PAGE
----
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Detailed and redundant measurements of dark matter properties have recently become available. To describe the observations we consider scalar, vector and sterile neutrino dark matter models. A model with vector dark matter is consistent with all current observations.

The Standard Model of quarks and leptons is enormously successful, it has passed many precision tests, and is here to stay. However, if the Standard Model were complete, the universe would have no matter: no dark matter, little baryonic matter, and no neutrino masses. “The New Minimal Standard Model” [

Let us briefly describe the New Minimal Standard Model [

The outline of this article is as follows. Measurements of dark matter properties are presented in Section 2. Scalar, vector and sterile neutrino dark matter models are studied in Sections 3 to 5. We close with conclusions.

Fits to spiral galaxy rotation curves [^{+}e^{−} annihilation, is measured to be T h / T = 0.456 − 0.054 + 0.039 ( T h / T = 0.383 − 0.050 + 0.033 ) for scalar (vector) dark matter. All uncertainties have 68% confidence. These numbers are obtained from

m h = 51.2 ( 0.76 km / s v h rms ( 1 ) ) 3 / 4 ( 1 N b ) 1 / 4 eV , (1)

T h T = 0.511 ( v h rms ( 1 ) 0.76 km / s ) 1 / 4 ( 1 N b ) 1 / 4 . (2)

In the case of negligible dark matter elastic scattering, the non-relativistic dark matter retains its ultra-relativistic thermal equilibrium (URTE), i.e. the ultra-relativistic Bose-Einstein momentum distribution, and the measurements are v h rms ( 1 ) = 0.67 ± 0.24 km / s , a ′ h NR = ( 2.23 ± 0.80 ) × 10 − 6 , k fs = 0.37 − 0.08 + 0.17 Mpc − 1 , M fs = 10 13.0 ± 0.4 M ⊙ , and T h / T = 0.367 − 0.038 + 0.029 ( T h / T = 0.309 − 0.033 + 0.024 ) and m h = 124 − 25 + 50 eV ( m h = 104 − 21 + 42 eV ) for scalar (vector) dark matter. The relations between v h rms ( 1 ) and m h and T h / T for zero chemical potential are [

m h = 113 ( 0.76 km / s v h rms ( 1 ) ) 3 / 4 ( 1 N b ) 1 / 4 eV , (3)

T h T = 0.379 ( v h rms ( 1 ) 0.76 km / s ) 1 / 4 ( 1 N b ) 1 / 4 . (4)

For an overview of these measurements see [

The current limit on dark matter self interaction cross-section is σ DM-DM / m DM < 0.47 cm 2 / g with 95% confidence [

The current limits on dark matter particle mass are m h > 70 eV for fermions, and m h > 10 − 22 eV for bosons [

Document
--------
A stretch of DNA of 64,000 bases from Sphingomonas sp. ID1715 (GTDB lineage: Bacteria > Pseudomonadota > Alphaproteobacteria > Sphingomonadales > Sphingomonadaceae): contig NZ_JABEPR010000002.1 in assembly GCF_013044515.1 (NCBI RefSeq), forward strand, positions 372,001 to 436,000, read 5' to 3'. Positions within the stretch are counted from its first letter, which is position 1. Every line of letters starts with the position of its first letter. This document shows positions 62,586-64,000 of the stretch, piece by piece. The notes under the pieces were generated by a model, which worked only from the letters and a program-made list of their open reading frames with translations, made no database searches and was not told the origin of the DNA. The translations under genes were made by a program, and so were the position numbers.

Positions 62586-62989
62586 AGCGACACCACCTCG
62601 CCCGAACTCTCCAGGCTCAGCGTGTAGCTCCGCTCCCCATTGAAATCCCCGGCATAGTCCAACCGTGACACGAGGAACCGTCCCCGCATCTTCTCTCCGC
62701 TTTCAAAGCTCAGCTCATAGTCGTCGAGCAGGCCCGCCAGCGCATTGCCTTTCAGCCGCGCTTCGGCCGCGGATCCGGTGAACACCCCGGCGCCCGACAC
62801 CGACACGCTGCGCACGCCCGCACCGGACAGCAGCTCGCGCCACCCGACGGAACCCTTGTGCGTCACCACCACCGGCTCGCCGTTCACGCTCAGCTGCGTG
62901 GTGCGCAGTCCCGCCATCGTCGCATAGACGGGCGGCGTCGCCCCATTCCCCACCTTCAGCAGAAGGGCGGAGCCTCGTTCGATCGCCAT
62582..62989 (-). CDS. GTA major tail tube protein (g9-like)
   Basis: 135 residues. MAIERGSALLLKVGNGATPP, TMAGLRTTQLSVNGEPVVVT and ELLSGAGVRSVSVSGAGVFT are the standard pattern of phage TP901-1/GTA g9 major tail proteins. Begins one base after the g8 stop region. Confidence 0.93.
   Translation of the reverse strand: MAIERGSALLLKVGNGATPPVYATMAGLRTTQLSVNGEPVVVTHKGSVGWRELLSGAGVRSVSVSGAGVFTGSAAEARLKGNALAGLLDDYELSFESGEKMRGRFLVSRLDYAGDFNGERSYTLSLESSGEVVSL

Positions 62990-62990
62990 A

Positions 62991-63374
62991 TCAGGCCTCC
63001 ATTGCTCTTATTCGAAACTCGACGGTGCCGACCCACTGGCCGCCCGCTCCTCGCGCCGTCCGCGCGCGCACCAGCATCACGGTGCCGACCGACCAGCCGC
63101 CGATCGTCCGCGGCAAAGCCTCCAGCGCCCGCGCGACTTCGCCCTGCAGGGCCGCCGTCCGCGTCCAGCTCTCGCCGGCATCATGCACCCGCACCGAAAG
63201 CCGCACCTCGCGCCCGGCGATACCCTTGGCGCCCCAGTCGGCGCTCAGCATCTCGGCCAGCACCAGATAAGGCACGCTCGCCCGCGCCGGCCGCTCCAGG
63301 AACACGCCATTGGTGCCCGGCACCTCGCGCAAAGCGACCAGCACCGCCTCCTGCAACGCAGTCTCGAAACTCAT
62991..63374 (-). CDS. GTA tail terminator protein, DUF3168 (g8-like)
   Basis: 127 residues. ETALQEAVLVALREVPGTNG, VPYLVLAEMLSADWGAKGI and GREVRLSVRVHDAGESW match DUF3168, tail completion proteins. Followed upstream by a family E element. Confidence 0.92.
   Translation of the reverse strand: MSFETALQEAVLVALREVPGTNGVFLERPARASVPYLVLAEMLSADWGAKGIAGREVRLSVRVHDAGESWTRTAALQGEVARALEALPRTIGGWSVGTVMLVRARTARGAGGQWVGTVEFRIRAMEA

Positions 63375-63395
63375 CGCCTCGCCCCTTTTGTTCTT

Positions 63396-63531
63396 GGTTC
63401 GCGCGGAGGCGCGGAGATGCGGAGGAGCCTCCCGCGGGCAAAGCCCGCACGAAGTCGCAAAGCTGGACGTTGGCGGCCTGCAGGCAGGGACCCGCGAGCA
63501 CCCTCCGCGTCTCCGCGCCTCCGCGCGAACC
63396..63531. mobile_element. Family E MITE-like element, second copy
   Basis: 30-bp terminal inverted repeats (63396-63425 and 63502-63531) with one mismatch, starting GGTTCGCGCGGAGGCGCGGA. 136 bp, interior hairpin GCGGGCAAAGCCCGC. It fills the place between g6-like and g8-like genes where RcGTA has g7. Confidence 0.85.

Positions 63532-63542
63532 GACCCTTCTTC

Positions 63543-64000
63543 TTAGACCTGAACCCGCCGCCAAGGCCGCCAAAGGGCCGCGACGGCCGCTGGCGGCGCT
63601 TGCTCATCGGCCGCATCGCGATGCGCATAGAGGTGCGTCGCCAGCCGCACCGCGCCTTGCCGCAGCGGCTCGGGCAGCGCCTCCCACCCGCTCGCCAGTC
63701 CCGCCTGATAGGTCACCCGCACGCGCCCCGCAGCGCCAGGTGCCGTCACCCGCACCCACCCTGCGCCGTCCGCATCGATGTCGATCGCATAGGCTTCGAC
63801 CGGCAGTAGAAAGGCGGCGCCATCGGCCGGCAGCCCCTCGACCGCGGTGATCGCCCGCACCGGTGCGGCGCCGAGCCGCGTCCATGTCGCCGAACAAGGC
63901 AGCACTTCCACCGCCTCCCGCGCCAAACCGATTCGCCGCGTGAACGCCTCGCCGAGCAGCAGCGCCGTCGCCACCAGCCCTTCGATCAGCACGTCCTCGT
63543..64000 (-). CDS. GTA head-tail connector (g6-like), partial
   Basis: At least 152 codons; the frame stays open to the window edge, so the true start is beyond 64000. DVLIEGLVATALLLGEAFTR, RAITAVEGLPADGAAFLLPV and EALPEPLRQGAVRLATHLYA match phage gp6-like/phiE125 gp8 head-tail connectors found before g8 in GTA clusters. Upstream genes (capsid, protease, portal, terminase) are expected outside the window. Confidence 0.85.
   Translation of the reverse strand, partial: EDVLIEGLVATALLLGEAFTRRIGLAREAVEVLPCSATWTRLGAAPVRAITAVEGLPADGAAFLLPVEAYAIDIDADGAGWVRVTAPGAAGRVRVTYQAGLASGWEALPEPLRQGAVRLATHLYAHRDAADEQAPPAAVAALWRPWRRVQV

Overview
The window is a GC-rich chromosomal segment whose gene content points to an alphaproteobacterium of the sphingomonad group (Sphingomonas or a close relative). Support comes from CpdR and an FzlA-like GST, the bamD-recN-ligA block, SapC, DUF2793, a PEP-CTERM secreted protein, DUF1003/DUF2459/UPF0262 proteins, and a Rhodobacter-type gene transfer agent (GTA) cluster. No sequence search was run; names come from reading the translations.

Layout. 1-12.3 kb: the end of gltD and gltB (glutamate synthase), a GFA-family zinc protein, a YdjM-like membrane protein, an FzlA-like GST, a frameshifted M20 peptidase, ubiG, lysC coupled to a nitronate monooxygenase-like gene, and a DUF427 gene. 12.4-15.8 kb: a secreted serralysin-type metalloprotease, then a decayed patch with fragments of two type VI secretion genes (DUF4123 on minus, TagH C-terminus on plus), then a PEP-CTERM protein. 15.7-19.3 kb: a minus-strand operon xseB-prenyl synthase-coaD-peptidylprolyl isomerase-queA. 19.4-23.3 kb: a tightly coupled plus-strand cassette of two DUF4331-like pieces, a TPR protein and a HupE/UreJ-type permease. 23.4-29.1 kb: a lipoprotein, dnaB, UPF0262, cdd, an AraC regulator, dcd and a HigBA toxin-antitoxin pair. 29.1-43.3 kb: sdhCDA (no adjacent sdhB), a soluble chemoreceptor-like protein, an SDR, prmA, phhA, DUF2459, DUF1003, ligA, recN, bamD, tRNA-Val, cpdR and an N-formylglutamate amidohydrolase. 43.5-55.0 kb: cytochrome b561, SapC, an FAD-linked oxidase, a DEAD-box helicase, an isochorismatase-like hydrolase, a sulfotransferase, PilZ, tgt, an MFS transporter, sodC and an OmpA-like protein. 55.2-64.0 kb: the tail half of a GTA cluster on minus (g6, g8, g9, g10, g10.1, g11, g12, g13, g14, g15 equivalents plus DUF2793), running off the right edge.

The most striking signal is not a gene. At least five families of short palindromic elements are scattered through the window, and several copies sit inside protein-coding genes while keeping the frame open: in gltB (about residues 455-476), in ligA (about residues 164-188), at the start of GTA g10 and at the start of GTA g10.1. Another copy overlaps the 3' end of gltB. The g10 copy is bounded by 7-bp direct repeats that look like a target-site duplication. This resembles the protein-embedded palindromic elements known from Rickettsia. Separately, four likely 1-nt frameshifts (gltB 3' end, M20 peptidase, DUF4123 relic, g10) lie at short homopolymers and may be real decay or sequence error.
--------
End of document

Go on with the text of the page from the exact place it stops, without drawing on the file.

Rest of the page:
In the present study we will assume this specific dark matter scenario, and ask the following questions. What dark matter interactions lead to this scenario? How is dark matter created? How does dark matter and the Standard Model sector come into thermal and diffusive equilibrium? How do they decouple?

How does dark matter acquire mass? Why is dark matter stable (relative to the age of the universe)? And, why is the measured dark matter particle mass m h so tiny compared to the Higgs boson mass M H ?

Notes: For a discussion of tensions between measurements of, and limits on, thermal relic dark matter mass see [

The measured dark matter properties allow scalar or vector dark matter, with fermion dark matter disfavored but not ruled out. We begin with the real scalar field S of [

Therefore, we consider a gauge singlet real Klein-Gordon scalar dark matter field S , with Z 2 symmetry S ↔ − S , and portal coupling to the Higgs boson [

L S = 1 2 ∂ μ S ⋅ ∂ μ S − 1 2 m ¯ S 2 S 2 − λ S 4 ! S 4 + ⋅ ⋅ ⋅ , (5)

and a contact coupling to the Higgs field ϕ :

L S ϕ = − 1 2 λ h S ( ϕ † ϕ ) S 2 . (6)

(We are omitting the metric factor − g .) After electroweak symmetry breaking (EWSB) the Higgs doublet, in the unitary gauge, has the form

ϕ = ( ϕ + ϕ 0 ) = 1 2 ( 0 v h + h ( x ) ) (7)

with real h ( x ) , the interaction Lagrangian becomes

L S ϕ = − 1 4 λ h S ( v h 2 + 2 v h h + h 2 ) S 2 , (8)

and dark matter particles acquire a mass squared

M S 2 = 1 2 λ h S v h 2 + m ¯ S 2 (9)

assumed to be >0. We note that S is absolutely stable since there is no interaction term with a single S .

The running of coupling parameters to 1-loop or 2-loop order can be found in [

σ ( h h ↔ S S ) = λ h S 2 16 π s | p f | | p i | , (10)

σ ( W − W + ↔ h * ↔ S S ) = λ h S 2 M W 4 4 π s | p f | | p i | 1 ( s − M H 2 ) 2 + M H 2 Γ H 2 , (11)

where s ≡ ( p 1 + p 2 ) 2 is the Mandelstam variable. The reaction rates are exponentially suppressed at T ≲ M H or T ≲ M W . These interactions bring dark matter into thermal and diffusive equilibrium with the Standard Model sector at T ≳ M H if | λ h S | ≳ 10 − 6 and 10^{−}^{6}, respectively. The Higgs boson invisible decay rate for M H > 2 M S is